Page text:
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Aim: Although Abies alba is not yet prioritized for conservation in many European countries, its importance is acknowledged under the EU Directive on the marketing for forest reproductive material. The Apuseni National Park contains one of the largest areas of remnant native A. alba in central eastern Europe. Here, we examine the antiquity of the present A. alba communities in the forests of NW Romania and the drivers behind their variability over the last 6000 years leading to current distribution pattern. Location: The Apuseni National Park (ANP), NW Romania. Methods: We use fossil pollen, microscopic and macroscopic charcoal and AMS14C dating on four sedimentary sites in the west-central ANP. Results: The results reveal that stands of A. alba have been growing in NW Romania from at least 5700 yr bp and occurred in low abundance until 4200 yr bp. A. alba expanded thereafter and it thrived in multispecies forest stands with Fagus, Picea, Carpinus, Tilia, Quercus and Ulmus between 4200 and 1200 yr bp. The initial expansion occurred during an independently documented period of high moisture and cooler temperature as inferred from isotope data from cave stalagmites within this region. The final decline in A. alba abundance and distribution started from about 1200 yr bp and reached an unprecedently low value over the last 300 years, which was primarily caused by the increase in human activities in the region through deforestation, forest browsing and burning, and commercial forestry. Main conclusion: Different management strategies ranging from restriction on harvesting and browsing need to be implemented in this region if A. alba is going to survive the forecasted decrease in precipitation and increase in temperature, which will further reduce its spatial distribution. © 2008 The Authors.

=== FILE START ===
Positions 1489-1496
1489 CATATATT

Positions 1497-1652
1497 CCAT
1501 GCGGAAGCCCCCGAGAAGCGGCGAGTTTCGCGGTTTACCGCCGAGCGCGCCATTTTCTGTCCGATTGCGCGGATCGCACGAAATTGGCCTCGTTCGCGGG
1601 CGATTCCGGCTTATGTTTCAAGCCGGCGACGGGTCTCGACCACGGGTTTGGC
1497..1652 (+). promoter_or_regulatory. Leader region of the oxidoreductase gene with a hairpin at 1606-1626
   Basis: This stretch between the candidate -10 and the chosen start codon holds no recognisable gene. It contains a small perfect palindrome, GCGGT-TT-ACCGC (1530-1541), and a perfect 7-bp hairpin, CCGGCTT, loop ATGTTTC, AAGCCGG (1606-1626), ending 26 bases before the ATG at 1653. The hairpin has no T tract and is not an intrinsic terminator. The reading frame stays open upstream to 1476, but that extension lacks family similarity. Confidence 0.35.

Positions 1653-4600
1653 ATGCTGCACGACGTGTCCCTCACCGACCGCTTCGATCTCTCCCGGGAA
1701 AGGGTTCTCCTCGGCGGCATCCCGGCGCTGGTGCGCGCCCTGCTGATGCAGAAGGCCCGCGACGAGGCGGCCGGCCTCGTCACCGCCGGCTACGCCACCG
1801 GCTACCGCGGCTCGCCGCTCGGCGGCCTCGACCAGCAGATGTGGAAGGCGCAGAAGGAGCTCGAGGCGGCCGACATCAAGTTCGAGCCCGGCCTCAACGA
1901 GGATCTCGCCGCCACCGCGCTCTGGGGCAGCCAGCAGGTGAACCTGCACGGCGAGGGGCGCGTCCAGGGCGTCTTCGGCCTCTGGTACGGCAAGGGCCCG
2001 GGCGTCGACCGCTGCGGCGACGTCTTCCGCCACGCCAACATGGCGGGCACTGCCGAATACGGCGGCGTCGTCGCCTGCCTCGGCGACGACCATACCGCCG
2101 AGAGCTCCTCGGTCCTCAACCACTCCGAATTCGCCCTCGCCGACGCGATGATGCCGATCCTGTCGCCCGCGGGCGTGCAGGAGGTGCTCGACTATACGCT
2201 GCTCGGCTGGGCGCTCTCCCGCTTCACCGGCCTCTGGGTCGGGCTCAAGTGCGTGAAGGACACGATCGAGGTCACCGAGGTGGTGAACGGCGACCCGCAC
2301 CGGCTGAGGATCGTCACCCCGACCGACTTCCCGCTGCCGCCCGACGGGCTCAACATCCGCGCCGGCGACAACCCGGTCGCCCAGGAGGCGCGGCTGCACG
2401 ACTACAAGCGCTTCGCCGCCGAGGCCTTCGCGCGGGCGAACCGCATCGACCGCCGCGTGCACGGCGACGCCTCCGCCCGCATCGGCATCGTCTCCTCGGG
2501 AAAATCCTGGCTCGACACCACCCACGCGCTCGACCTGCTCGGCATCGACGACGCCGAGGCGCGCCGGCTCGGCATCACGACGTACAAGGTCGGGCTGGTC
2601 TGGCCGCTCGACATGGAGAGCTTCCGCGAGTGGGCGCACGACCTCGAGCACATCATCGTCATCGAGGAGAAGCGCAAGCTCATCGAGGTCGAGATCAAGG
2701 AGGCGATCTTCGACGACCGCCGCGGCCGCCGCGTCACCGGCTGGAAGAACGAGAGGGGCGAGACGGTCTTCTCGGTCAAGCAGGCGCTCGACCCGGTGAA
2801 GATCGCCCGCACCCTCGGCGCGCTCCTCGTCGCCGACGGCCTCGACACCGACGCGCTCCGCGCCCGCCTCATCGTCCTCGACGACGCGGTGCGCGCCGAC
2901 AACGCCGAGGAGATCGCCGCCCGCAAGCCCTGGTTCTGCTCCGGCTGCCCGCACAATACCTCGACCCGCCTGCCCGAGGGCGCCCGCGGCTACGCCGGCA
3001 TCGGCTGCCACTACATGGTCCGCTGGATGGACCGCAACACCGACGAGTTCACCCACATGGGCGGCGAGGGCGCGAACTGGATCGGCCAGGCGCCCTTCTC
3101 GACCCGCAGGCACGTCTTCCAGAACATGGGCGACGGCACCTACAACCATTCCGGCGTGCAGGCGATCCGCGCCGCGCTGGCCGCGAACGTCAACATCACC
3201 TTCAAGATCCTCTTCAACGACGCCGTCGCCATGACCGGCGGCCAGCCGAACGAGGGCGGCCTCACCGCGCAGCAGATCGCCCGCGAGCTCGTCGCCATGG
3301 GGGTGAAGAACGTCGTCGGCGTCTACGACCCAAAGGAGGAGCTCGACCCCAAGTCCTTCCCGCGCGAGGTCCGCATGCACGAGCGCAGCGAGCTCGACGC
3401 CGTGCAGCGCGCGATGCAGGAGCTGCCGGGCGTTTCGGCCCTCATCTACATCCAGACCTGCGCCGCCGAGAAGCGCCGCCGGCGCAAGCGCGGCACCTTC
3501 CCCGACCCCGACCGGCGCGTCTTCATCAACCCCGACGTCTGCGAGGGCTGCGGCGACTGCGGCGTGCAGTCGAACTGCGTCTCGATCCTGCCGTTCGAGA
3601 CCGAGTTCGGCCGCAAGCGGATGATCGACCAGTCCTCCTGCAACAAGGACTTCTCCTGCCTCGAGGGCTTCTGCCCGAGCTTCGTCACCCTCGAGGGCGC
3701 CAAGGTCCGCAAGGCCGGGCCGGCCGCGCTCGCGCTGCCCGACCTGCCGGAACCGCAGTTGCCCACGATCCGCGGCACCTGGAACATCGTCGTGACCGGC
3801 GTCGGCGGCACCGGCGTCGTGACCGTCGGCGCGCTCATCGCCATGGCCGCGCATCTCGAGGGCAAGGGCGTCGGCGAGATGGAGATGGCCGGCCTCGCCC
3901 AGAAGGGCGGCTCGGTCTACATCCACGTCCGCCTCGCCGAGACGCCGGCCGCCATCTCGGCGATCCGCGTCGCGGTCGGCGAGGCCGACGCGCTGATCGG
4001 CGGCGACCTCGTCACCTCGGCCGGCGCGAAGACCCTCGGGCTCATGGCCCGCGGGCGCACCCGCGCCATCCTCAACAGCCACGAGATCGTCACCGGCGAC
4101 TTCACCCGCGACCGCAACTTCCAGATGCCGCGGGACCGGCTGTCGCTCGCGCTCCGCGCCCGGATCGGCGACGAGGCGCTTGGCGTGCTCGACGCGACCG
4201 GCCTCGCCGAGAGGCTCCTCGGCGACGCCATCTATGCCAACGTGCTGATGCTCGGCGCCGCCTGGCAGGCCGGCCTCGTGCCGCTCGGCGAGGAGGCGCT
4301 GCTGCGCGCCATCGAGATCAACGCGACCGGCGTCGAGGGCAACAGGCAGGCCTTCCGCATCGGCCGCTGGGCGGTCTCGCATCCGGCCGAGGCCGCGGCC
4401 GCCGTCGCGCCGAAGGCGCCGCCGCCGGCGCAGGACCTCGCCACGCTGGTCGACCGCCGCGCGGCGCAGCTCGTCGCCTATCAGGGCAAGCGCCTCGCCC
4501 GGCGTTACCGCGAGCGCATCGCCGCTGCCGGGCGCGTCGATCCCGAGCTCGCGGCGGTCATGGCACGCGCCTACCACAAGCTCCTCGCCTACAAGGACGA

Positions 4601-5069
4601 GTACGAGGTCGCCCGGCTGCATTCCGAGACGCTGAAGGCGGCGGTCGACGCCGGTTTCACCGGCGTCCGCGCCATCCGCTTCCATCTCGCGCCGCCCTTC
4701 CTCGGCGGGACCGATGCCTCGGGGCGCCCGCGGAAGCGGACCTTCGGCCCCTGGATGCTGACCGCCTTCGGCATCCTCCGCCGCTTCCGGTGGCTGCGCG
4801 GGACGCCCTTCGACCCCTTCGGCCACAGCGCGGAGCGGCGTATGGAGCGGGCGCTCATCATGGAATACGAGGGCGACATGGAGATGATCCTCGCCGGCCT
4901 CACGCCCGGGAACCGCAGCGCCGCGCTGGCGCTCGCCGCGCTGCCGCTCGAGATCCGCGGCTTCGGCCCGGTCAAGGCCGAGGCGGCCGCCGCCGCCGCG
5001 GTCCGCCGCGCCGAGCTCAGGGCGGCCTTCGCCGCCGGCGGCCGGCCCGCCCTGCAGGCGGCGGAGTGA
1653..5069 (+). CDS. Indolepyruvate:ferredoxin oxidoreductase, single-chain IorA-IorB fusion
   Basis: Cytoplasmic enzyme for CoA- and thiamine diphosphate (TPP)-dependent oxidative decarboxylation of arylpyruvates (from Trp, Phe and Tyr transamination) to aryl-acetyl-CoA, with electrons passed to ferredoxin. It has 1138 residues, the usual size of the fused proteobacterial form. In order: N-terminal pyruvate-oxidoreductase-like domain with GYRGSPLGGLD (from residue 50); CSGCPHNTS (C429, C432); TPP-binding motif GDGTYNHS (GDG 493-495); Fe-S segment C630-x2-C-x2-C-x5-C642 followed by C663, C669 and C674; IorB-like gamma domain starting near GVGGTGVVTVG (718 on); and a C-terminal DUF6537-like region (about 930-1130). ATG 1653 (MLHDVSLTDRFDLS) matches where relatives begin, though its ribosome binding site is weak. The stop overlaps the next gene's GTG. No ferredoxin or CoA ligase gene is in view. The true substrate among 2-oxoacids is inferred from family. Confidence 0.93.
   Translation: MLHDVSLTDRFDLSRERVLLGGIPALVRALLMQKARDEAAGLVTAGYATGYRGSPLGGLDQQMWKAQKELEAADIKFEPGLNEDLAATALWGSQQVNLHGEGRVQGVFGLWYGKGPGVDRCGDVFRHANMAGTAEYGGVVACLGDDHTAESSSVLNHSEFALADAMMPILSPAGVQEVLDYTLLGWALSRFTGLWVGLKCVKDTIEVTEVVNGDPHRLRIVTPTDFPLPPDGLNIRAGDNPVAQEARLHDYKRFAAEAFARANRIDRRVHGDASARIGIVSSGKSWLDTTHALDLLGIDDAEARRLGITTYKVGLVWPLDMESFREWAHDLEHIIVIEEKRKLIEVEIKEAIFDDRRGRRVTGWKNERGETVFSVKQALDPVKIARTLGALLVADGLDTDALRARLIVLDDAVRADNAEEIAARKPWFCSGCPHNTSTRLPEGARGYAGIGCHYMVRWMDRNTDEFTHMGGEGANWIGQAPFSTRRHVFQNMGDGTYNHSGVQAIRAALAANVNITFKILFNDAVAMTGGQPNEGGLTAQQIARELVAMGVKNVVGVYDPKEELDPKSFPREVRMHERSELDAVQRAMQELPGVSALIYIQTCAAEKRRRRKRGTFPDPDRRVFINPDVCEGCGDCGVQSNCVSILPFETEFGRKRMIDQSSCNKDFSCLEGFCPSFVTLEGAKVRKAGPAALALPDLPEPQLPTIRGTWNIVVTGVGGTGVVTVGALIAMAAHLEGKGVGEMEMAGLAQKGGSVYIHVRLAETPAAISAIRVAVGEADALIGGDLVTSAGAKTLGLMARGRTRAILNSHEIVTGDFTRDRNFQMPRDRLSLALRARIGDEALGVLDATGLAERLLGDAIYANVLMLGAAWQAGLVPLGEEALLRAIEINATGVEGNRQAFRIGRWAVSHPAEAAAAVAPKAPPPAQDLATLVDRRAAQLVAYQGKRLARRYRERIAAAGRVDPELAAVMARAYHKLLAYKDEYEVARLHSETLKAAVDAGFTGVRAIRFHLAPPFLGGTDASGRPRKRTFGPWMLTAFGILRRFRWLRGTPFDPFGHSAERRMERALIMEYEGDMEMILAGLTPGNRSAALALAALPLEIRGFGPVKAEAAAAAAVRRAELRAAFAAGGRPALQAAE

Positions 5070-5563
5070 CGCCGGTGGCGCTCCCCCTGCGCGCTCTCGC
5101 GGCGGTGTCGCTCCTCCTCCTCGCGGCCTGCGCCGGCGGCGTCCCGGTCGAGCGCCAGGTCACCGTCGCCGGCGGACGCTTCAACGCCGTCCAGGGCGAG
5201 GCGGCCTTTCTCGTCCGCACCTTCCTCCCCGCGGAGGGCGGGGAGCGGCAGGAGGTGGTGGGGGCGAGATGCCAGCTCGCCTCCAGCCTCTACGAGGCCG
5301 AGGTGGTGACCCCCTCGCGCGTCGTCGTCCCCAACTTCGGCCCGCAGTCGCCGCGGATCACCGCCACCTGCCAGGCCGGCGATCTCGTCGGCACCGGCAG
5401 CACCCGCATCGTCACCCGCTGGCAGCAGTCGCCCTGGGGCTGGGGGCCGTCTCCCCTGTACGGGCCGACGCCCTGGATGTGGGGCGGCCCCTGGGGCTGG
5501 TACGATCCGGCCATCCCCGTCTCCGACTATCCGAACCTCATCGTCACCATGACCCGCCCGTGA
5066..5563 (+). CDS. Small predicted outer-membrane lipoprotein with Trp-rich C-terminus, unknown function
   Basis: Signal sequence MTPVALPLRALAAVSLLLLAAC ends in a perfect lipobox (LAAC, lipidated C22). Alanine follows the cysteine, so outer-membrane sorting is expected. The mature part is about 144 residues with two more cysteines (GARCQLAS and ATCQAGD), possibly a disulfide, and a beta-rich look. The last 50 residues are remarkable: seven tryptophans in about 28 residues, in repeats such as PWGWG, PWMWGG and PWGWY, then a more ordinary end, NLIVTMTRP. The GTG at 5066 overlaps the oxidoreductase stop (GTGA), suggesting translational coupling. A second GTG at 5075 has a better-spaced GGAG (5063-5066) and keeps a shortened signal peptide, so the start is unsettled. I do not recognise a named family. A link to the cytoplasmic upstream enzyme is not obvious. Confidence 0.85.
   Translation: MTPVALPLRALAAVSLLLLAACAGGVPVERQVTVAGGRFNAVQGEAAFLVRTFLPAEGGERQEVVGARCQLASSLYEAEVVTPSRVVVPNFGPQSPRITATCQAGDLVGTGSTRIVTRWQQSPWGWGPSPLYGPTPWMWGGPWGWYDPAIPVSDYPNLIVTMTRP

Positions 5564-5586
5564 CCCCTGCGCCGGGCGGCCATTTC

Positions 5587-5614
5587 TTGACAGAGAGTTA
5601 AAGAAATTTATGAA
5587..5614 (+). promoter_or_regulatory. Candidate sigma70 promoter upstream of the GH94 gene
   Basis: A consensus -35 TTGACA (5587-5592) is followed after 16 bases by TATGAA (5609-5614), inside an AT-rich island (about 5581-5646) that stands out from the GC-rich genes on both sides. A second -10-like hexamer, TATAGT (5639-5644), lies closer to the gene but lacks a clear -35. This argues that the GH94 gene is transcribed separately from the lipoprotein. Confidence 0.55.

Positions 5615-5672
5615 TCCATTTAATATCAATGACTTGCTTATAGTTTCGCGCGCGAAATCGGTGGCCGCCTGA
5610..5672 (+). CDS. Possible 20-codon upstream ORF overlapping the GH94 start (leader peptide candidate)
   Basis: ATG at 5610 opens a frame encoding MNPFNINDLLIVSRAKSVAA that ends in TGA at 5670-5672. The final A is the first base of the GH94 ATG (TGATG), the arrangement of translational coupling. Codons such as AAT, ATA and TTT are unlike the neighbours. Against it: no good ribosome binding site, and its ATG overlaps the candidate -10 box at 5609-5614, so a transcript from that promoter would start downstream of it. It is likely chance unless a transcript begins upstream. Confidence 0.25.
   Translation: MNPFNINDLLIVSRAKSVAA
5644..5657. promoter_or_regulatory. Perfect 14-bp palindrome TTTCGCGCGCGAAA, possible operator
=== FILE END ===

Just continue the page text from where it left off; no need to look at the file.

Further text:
Original publication




Journal article


Diversity and Distributions

Publication Date





1004 - 1017